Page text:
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What Future for the Laugh Machine?

Jim Shea, the funnybone tickling guy at the Hartford Courant, spoke for the entire paper when he said in a recent column:

“After shooting fish in a barrel for so long, Obama is going to be tough. Right now, other than the jug ears, I got nothing. Hopefully this will change. In the meantime ... I don't know about the economy, but right now, people in my business are about to enter a depression. We're going to have a hard time trying to put food on our families.”

That little prepositional confusion was a black tribute to outgoing President George Bush, who tended to slur his ideas.

But really, this comedy stuff is serious business. Asked by some tortured politician in the golden age of Greek comedy whether he “took anything seriously,” Aristophanes responded, “Of course, I take comedy seriously.”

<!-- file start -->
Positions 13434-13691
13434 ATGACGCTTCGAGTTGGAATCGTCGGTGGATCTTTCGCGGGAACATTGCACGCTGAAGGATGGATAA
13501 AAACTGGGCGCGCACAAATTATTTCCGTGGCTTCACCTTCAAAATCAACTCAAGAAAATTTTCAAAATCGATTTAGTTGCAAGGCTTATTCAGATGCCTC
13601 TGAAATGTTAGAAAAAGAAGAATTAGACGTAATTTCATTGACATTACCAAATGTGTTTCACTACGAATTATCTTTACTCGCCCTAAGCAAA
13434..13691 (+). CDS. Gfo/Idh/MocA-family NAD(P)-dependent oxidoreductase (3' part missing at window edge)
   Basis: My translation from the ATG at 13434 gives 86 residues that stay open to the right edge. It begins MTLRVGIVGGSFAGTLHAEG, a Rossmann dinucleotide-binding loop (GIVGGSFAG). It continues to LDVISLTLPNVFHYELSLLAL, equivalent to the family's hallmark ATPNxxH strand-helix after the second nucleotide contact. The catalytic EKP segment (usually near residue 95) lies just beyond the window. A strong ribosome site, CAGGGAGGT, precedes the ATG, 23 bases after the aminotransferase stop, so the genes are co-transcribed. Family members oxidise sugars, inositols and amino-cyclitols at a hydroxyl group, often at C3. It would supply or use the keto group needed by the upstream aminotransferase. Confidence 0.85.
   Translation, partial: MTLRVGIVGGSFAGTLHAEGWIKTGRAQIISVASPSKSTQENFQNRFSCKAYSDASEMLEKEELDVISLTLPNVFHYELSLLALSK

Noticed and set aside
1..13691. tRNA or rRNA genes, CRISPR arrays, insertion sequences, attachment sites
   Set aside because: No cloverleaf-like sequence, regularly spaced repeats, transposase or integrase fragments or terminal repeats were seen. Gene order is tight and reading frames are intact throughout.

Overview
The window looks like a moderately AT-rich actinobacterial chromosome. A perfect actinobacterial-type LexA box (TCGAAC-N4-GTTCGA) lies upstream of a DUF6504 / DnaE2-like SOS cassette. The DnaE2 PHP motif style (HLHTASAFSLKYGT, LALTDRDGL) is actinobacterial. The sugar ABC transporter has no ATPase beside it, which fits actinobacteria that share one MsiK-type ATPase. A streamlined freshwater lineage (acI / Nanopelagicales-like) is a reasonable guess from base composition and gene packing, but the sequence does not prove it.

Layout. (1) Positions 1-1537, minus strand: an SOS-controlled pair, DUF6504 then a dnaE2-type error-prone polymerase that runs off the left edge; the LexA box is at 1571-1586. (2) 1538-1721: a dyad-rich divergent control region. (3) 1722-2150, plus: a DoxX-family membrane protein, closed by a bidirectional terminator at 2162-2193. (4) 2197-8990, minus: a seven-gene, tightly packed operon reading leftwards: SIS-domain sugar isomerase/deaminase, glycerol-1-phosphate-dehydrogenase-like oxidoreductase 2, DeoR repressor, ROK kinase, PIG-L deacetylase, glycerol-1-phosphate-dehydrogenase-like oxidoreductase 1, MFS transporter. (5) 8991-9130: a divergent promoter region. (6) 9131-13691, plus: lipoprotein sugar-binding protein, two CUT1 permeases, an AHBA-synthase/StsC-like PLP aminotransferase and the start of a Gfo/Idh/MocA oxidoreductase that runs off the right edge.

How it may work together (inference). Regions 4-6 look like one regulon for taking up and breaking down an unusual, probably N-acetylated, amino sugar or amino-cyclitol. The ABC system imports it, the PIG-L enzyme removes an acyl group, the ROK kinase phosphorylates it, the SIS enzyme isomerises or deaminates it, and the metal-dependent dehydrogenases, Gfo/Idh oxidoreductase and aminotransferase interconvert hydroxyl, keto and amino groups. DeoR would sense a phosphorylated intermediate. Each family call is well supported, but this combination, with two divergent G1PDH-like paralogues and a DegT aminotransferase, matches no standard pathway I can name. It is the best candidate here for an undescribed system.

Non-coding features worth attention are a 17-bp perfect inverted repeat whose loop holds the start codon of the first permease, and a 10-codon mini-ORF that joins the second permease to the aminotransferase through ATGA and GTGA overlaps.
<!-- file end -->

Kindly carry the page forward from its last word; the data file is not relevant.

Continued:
Twenty percent of voters this year followed the election through the rose colored glasses of comics, usually liberal ones like Gary Trudeau, the star studded cast of Comedy Central and Vice President elect Joe Biden.

With Obama at the helm, what will they say? Probably not much. And not much is not very funny.

Editorialists in the state will be in a black mood too when presented with the humorous side of their hero.

In the age of Obama, there will be no room in the editorial inn for such as Shea. We’ll miss them as much as they will miss Bush and Alaska Governor Sarah Palin. Bill Curry already has jumped off board the Courant. The purpose of column writing being to reprove and correct the idiocies of the powerful and comfortable, what would Curry have to say of an Obama administration full of sycophants?

The silence will be unbearable.

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